Rightly understood, meditation and enlightenment are one and the same. Meditation is the experience of a particular state of consciousness that has certain qualities, which are also the qualities of enlightenment itself. This is why meditation can be understood as a metaphor for enlightenment. When you meditate, you are consciously choosing to assume the enlightened relationship to your own experience, which is a position in relationship to your experience that is free — free from compulsive identification with time, thought and feeling. In order to do this, you can follow three very simple instructions: Be still. Be at ease. Pay attention.
Being still is a metaphor for wanting to be free more than anything else.
The decision to be still in meditation represents a fundamental posture in relationship to life itself. It means you are making a commitment that no matter what happens, even if the whole world seems to be falling apart, you will not move. In the unenlightened state, driven by the erratic nature of the conditioned mind and the wild and untamed emotions of fear and desire, we are almost always moving. This is what makes us untrustworthy, and it is why we are constantly losing our bearings. Not moving is a metaphor for the goal, because one who is enlightened is one who inwardly never moves from that which is most important.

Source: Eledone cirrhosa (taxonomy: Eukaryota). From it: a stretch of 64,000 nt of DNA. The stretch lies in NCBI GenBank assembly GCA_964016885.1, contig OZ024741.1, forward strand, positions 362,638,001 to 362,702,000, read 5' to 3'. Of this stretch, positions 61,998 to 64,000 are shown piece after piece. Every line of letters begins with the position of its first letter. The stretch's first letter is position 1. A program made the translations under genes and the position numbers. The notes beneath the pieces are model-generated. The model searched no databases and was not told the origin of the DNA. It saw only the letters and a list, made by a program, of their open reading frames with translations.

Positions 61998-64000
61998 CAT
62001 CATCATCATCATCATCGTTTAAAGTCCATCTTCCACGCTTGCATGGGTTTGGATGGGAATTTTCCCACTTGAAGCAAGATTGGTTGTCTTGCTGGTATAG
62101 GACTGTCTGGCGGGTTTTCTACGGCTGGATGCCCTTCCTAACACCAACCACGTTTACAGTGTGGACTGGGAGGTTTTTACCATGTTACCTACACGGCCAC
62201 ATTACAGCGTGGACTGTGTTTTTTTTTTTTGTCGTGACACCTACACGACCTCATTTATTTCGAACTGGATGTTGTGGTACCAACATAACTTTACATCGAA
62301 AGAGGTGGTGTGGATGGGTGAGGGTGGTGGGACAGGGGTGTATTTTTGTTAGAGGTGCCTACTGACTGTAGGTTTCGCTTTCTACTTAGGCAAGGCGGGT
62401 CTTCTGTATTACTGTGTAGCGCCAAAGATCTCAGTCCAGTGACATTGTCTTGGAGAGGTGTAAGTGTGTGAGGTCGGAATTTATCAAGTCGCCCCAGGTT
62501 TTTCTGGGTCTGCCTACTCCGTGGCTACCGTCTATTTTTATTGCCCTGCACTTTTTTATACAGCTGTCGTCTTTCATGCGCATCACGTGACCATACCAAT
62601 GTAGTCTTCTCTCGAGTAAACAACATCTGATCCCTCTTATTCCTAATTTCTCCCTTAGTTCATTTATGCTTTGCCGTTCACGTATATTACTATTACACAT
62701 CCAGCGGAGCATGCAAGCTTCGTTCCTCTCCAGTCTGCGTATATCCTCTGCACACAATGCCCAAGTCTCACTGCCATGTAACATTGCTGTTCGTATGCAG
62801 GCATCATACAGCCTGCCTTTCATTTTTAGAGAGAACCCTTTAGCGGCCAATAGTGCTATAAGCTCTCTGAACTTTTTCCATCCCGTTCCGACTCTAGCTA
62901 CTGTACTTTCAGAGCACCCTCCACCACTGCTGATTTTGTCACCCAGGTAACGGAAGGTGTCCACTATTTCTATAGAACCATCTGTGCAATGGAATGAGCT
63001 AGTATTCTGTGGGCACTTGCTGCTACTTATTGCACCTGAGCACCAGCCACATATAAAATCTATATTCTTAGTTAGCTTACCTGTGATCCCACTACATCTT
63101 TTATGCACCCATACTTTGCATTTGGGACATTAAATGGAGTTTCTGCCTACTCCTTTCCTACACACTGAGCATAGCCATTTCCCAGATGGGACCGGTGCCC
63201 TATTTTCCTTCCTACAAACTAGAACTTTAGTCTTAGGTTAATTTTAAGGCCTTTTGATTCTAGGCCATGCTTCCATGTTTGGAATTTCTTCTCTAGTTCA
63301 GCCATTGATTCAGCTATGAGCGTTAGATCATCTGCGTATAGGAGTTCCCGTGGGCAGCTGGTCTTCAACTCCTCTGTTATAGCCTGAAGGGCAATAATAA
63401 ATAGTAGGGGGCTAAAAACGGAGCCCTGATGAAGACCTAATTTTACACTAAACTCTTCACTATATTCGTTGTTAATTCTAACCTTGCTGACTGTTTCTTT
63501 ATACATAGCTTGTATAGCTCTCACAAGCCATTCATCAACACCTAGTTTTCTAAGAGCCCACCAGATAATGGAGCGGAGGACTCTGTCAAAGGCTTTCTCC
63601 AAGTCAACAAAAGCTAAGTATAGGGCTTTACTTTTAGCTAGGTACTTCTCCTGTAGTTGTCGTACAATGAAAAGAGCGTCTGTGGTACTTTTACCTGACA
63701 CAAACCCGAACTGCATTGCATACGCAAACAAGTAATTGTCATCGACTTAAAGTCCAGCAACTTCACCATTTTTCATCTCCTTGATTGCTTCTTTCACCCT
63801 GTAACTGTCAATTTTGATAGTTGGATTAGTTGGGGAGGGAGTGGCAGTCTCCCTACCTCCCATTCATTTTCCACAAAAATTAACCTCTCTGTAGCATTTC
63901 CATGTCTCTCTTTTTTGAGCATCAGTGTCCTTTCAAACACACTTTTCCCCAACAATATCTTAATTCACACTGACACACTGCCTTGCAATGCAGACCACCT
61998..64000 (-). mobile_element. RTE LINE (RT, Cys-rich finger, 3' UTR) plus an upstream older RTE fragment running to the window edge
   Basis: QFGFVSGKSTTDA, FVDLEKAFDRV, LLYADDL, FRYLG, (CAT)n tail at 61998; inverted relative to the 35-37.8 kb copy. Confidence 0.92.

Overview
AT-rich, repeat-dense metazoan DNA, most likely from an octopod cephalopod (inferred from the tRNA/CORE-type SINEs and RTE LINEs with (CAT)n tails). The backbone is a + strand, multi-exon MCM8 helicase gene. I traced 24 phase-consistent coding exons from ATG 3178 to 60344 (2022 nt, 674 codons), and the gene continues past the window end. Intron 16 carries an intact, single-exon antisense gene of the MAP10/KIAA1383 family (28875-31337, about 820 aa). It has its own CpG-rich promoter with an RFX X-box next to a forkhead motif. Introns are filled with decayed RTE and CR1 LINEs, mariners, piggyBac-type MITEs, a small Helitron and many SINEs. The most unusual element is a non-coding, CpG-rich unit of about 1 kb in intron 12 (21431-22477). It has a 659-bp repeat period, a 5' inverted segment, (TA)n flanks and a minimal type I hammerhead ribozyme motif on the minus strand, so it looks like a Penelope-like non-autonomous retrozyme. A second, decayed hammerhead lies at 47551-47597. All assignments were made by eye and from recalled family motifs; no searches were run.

Ease of being is a metaphor for letting everything be as it is.
Letting everything be means you are no longer grasping at or trying to control your experience in any way. When you experience ease of being, there is a profound release of a fundamental existential tension, which is the deep and often unconscious conviction that something is terribly wrong. The freedom of enlightenment is based upon this dissolution of existential tension. Letting everything be, you discover an unconditional freedom that has always been at the ground of your own experience — the liberating recognition that nothing is fundamentally wrong.
Paying attention is a metaphor for having no relationship to the arising of thought or the presence of feeling.
When you choose not to identify with the movement of thoughts and emotions, sooner or later you will have the profound experience of your own Self standing free from the mind — free from the compulsive habit of conceptualization and personalization. Your awareness will become so vast that it embraces all things, while simultaneously being the experience of freedom from all things. You will discover that you are resting as awareness itself, beyond all thought and emotion. It is the presence of this miraculous depth of attention that makes one who is enlightened appear to be unusually awake.
Andrew Cohen is a spiritual teacher and founder of the award-winning EnlightenNext magazine. His new book is called Evolutionary Enlightenment: A New Path to Spiritual Awakening.